Global tuberculosis report 2021

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TB

Global tuberculosis report 2021
14 October 2021  |
WHO Report :: 57 pages
PDF: https://apps.who.int/iris/rest/bitstreams/1379788/retrieve
Overview
Each year, the WHO Global TB Report provides a comprehensive and up-to-date assessment of the TB epidemic, and of progress in prevention, diagnosis and treatment of the disease, at global, regional and country levels. This is done in the context of global TB commitments, strategies and targets.
The 2021 edition of the report has been produced in a new and more web-centric format. This is designed to make the content available in smaller (more “bite-sized”) chunks that are easier to read, digest, navigate and use. There is a short and slim report PDF with 30 pages of main content plus six short annexes. This is accompanied by expanded and more detailed digital content on web pages. The total amount of content remains similar to that of previous years.
Please note that direct comparisons between estimates of TB disease burden in the latest report and previous reports are not appropriate. The most recent time-series of estimates are published in this global TB report.
Global TB reports from previous years can be found here.

 

Top findings and messages in the 2021 report
The COVID-19 pandemic has reversed years of progress in providing essential TB services and reducing TB disease burden. Global TB targets are mostly off-track, although there are some country and regional success stories.

The most obvious impact is a large global drop in the number of people newly diagnosed with TB and reported. This fell from 7.1 million in 2019 to 5.8 million in 2020, an 18% decline back to the level of 2012 and far short of the approximately 10 million people who developed TB in 2020. 16 countries accounted for 93% of this reduction, with India, Indonesia and the Philippines the worst affected. Provisional data up to June 2021 show ongoing shortfalls.

Reduced access to TB diagnosis and treatment has resulted in an increase in TB deaths. Best estimates for 2020 are 1.3 million TB deaths among HIV-negative people (up from 1.2 million in 2019) and an additional 214 000 among HIV-positive peoplea (up from 209 000 in 2019), with the combined total back to the level of 2017. Declines in TB incidence (the number of people developing TB each year) achieved in previous years have slowed almost to a halt. These impacts are forecast to be much worse in 2021 and 2022.

Other impacts include reductions between 2019 and 2020 in the number of people provided with treatment for drug-resistant TB (-15%, from 177 100 to 150 359, about 1 in 3 of those in need) and TB preventive treatment (-21%, from 3.6 million to 2.8 million), and a fall in global spending on TB diagnostic, treatment and prevention services (from US$ 5.8 billion to US$ 5.3 billion, less than half of what is needed).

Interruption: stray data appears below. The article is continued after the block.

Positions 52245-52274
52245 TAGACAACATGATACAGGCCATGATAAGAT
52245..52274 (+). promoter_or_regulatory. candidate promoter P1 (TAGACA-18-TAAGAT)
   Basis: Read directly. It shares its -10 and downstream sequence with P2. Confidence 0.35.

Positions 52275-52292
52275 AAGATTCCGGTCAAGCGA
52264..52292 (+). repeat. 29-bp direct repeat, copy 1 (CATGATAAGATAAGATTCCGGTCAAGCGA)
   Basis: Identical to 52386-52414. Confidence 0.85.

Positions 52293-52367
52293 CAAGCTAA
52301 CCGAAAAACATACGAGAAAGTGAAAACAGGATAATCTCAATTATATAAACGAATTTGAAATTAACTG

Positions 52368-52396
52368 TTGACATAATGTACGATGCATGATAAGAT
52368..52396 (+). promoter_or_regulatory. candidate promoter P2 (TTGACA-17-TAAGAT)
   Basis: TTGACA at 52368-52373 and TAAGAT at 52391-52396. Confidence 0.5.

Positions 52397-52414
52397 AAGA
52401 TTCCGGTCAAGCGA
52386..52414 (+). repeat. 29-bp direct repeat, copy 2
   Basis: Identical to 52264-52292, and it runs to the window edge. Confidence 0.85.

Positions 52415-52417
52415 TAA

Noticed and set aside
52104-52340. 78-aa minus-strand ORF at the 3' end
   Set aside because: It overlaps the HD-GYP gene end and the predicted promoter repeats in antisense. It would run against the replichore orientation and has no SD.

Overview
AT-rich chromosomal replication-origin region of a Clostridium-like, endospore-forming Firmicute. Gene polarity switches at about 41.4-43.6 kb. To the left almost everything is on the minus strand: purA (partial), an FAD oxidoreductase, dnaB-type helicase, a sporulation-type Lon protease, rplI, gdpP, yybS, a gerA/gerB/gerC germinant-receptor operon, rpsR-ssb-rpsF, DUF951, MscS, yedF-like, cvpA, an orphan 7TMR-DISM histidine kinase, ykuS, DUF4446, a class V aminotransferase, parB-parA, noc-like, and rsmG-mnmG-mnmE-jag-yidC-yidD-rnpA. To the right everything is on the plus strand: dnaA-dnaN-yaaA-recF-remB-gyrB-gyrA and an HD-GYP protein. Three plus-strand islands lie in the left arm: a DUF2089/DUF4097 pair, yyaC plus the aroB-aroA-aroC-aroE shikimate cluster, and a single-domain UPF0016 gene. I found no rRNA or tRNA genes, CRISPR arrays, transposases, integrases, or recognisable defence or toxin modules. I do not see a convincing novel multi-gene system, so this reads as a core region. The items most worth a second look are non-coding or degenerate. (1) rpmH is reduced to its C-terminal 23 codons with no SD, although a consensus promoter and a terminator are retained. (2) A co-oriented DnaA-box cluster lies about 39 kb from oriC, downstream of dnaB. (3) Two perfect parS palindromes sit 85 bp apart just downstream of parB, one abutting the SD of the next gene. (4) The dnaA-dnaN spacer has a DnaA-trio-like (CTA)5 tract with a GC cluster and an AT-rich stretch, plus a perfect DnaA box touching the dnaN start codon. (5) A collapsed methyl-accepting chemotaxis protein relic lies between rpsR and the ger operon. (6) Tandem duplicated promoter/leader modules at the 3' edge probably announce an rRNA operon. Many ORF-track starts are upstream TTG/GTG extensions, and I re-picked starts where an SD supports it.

Actions to mitigate and reverse these impacts are urgently required. The immediate priority is to restore access to and provision of essential TB services such that levels of TB case detection and treatment can recover to at least 2019 levels, especially in the most badly-affected countries.
a Officially classified as deaths from HIV/AIDS.

Tuberculosis deaths rise for the first time in more than a decade due to the COVID-19 pandemic
14 October 2021
The COVID-19 pandemic has reversed years of global progress in tackling tuberculosis and for the first time in over a decade, TB deaths have increased, according to the World Health Organization’s 2021 Global TB report.

In 2020, more people died from TB, with far fewer people being diagnosed and treated or provided with TB preventive treatment compared with 2019, and overall spending on essential TB services falling.

“This report confirms our fears that the disruption of essential health services due to the pandemic could start to unravel years of progress against tuberculosis,” said Dr Tedros Adhanom Ghebreyesus, WHO Director-General. “This is alarming news that must serve as a global wake-up call to the urgent need for investments and innovation to close the gaps in diagnosis, treatment and care for the millions of people affected by this ancient but preventable and treatable disease.”…

The increase in the number of TB deaths occurred mainly in the 30 countries with the highest burden of TB[1]. WHO modelling projections suggest the number of people developing TB and dying from the disease could be much higher in 2021 and 2022…

WHO estimates that some 4.1 million people currently suffer from TB but have not been diagnosed with the disease or have not officially reported to national authorities. This figure is up from 2.9 million in 2019…